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Credit Suisse-First Boston and First Boston Corp. to Merge

October 10, 1988

NEW YORK (AP) _ One of Wall Street’s largest securities firms and its London-based sister company have announced their agreement to merge, following more than six months of negotiations.

First Boston Corp., which is based in New York, and Financiere Credit Suisse-First Boston had grown increasingly competitive, one motivation behind the merger talks.

In announcing the agreement, approved by First Boston’s board after five hours of meetings Sunday, the two firms said: ″The new structure will help the two organizations overcome strains that have developed in their relationship because of the far-reaching changes in the global marketplace.″

The Swiss banking conglomerate Credit Suisse will own 44.5 percent of the combined new entity, giving it effective control and the largest foreign stake in a major Wall Street securities house.

Credit Suisse will also become the only commercial banking concern to control a major securities house. Banks are prohibited in the United States from holding such large stakes in securities firms, as a provision to separate commercial banking and securities underwriting activities.

Credit Suisse, among Europe’s largest banking companies with almost $68 billion in assets at the end of last year, is able to take the stake because it held its interest before the law against such holdings took effect. Staff at the Federal Reserve approved the arrangement last week, The New York Times reported today.

The combined entity, which will be privately held, is to be called CS First Boston Inc. and headquartered here. The complex merger will involve buying out First Boston’s existing public shareholders at $52.50 a share in cash, a total buyout cost of $1.1 billion.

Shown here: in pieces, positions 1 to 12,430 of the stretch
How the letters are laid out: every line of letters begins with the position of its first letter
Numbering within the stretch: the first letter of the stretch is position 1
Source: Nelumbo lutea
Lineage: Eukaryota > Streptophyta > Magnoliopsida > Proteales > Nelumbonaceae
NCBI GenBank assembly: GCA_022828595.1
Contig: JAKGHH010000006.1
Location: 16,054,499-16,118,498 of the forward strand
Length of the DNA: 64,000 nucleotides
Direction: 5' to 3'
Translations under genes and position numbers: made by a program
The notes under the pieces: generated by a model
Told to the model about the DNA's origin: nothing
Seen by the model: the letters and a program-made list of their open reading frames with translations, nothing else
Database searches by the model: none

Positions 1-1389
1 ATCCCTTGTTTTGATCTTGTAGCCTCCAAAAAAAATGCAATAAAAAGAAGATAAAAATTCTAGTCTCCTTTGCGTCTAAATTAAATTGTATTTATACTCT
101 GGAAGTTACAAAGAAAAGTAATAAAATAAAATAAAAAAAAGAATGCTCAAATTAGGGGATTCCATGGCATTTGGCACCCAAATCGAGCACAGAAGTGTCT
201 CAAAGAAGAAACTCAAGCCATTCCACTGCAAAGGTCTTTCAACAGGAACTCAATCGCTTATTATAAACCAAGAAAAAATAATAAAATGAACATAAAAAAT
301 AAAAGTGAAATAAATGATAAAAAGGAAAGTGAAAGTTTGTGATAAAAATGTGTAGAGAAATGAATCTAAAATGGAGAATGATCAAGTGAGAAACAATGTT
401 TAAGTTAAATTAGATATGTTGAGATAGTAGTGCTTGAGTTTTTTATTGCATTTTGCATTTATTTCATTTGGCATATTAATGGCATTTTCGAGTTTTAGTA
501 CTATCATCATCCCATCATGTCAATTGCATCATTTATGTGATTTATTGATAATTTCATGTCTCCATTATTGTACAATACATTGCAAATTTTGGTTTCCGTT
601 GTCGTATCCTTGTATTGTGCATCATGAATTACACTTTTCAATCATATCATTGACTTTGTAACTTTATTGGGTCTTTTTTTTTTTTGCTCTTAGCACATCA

The merger of the two firms, both among the world’s largest providers of financial services, is part of a trend toward partial foreign ownership of top U.S. investment houses and could offer a model for Wall Street on the road to a global financial system, the Times said.

Peter T. Buchanan, First Boston’s chief executive, said the firm is negotiating to bring in other foreign investors to purchase 30.5 percent of the new entity.

Buchanan indicated that the additional investors would be from Japan or elsewhere in the Pacific Basin to give the firm better contacts in that market.

Until other investors are found, the 30.5 percent stake will be bought and held by a friendly investor, First Boston said. In an unusual step, the firm refused to name the friendly investor. It said it would be identified before the merger is completed.

The merger will shake up senior management. Credit Suisse chairman Rainer Gut, 55, who has been outspoken in his displeasure with aspects of First Boston’s performance, will become chairman of CS First Boston upon completion of the transaction.

Buchanan will become chief executive of CS First Boston but only until the fall of 1989, when he will retire at age 55, following through on an existing plan.

Buchanan will be succeeded next year by John M. Hennessey, a former First Boston official who has been chairman of Credit Suisse First Boston in London. The Wall Street Journal said Hennessey has the strong support of the Swiss, for whom he has effectively worked.

First Boston chairman Alvin Shoemaker, 49, whom Buchanan had previously described as his successor, will instead retire at the end of the year.

First Boston has suffered several setbacks in the last two years, including the departure in February of its two best deal-makers, Bruce Wasserstein and Joseph Perella. The men left to form their own investment bank.

Among other troubles, the firm had a loss of about $100 million in trading risky options on Treasury bonds in the summer of 1987 and had another $50 million loss in trading mortgage-backed securities. Its mortgage securities chief, its head of municipal finance, its head of risk arbitrage, seven members of its leveraged buy-out group and several others either left or were asked to leave, the Wall Street Journal said.

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